Oct. 13, 2020
In the second day of Judge Amy Coney Barrett’s Senate confirmation hearing, many members of the Senate Judiciary Committee, particularly Sen. Amy Klobuchar (D-Minn.), questioned the Supreme Court nominee about the concept of “super-precedent.” Barrett has previously written that seven cases are currently understood by legal academics as super-precedent, including Brown v. Board of Education. She defined super-precedent as “cases that no justice would overrule, even if she disagrees with the interpretative premises from which the precedent proceeds.” Barrett said at the hearing that, according to this definition, Roe v. Wade does not qualify as super-precedent.
When asked why Brown is super-precedent and Roe is not, Barrett explained that Brown is super-precedent because the Supreme Court decided that the “separate but equal doctrine” is unconstitutional and because the American people have accepted the Court’s decision as settled law. Segregation is a horrible stain on our nation’s history. Thankfully, it is now accepted that racism and segregation is a moral evil that will no longer be tolerated in our country. Because there are no legal challenges advocating for segregation, Brown is clearly settled law.
Barrett said Roe does not qualify as super-precedent because the American people have not accepted this Supreme Court decision that legalized abortion in all 50 states. She is right. Many American people believe abortion is a moral evil that should not be tolerated in our country. The Republican Party platform supports a human life amendment to the Constitution clarifying that the unborn are protected by the 14th Amendment. The March for Life, which draws hundreds of thousands of people from all over the country, takes place every January in Washington, D.C. on the anniversary of Roe.
Quite significantly, a number of states have passed strong pro-life laws in recent years, and there are also numerous lawsuits currently challenging abortion.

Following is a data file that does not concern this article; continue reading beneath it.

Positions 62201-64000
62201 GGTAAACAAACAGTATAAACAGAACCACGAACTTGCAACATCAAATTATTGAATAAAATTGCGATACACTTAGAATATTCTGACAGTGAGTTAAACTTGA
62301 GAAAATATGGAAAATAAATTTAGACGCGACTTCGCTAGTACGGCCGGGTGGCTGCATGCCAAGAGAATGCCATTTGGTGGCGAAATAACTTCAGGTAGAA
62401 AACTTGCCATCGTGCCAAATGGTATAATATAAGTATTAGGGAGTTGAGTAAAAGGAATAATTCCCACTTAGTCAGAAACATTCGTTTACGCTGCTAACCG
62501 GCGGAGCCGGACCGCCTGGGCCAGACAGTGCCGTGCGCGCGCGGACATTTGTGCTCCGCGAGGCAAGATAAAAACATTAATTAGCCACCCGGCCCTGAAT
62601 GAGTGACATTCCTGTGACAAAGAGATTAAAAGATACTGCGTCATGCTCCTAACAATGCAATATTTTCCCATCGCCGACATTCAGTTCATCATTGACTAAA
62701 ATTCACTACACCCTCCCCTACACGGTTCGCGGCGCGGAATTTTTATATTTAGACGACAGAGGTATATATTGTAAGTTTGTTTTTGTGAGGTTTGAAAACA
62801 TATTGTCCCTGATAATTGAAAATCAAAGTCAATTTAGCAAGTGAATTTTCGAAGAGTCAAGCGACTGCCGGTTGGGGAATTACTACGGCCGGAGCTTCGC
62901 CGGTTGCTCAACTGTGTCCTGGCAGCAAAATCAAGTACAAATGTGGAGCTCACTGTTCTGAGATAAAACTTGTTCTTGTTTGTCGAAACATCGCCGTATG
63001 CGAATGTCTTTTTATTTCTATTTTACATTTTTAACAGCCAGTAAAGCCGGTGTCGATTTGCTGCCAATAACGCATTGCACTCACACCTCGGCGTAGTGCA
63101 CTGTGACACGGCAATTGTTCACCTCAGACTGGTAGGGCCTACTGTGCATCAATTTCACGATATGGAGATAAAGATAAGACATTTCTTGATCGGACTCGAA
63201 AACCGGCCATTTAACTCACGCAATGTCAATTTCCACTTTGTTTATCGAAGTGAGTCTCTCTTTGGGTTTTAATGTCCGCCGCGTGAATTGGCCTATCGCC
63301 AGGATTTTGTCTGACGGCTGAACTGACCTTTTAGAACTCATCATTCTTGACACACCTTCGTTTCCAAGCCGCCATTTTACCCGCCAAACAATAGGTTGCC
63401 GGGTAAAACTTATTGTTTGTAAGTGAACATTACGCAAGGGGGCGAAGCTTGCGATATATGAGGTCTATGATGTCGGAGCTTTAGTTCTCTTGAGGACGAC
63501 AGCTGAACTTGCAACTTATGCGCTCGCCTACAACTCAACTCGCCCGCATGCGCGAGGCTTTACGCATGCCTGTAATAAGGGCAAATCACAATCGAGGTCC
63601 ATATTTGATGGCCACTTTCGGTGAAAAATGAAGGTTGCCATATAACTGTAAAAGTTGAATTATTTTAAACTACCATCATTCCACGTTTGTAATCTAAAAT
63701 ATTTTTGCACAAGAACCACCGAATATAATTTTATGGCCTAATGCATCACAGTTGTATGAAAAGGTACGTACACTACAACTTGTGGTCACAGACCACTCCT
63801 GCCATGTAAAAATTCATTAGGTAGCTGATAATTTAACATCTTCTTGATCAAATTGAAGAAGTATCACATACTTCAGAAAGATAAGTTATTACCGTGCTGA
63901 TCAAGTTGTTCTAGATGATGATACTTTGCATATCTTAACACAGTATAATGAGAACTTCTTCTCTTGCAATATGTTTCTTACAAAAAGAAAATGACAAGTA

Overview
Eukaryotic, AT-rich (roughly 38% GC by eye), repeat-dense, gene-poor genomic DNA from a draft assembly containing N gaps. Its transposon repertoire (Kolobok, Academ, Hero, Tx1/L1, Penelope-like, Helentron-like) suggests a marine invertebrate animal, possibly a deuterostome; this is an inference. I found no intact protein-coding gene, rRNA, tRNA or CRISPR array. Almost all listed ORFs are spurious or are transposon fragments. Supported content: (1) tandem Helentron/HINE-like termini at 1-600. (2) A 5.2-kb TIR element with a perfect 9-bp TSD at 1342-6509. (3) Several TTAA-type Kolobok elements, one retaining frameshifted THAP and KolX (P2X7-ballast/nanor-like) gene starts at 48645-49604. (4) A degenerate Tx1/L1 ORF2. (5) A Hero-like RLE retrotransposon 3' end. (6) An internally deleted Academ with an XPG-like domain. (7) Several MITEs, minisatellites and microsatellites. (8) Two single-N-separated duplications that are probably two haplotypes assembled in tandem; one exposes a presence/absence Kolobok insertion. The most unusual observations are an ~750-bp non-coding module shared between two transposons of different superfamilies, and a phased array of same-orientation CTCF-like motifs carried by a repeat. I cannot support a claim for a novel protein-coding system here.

Last year, Alabama passed a comprehensive law affirming and protecting human life at all stages—a model for how to fully protect life. States have defunded abortion and abortionists. Other states like Colorado are proposing ballot measures to protect life this fall. Certain states like Nebraska have passed dismemberment bans, and others have passed laws protecting the dignity of the remains of the unborn. Arkansas, Georgia, Iowa, Kentucky, Louisiana, Mississippi, and Ohio have all passed heartbeat bills. These bills seek to prohibit abortion when a heartbeat can be detected, which can be as early as six weeks into pregnancy. States have passed laws that aim to protect the targeting of children with Down syndrome in the womb or other special needs. States have passed laws protecting children from being aborted simply because of their race or gender. The eugenic act of ending children’s lives based on their identity is another reason why many Americans refuse to accept Roe as settled law.
By contrast, no major party has a platform advocating for segregation. No states are calling for segregation to be legalized. There is no annual march in support of segregation. The notion of “separate but equal” is viewed by Americans as being unconstitutional. Therefore, Brown deserves to be deemed super-precedent.
While our country has overcome the evil of segregation, the stain of abortion is still with us. Many Americans long for a day when abortion’s unconstitutionality is settled law, and the most vulnerable among us are protected under the law. Until that day, we will continue to fight for the unborn to have the right to life. As long as Americans refuse to accept it, Roe will remain unsettled law that does not deserve to be considered super-precedent. Judge Amy Coney Barrett is correct when she says Roe v. Wade is not super-precedent.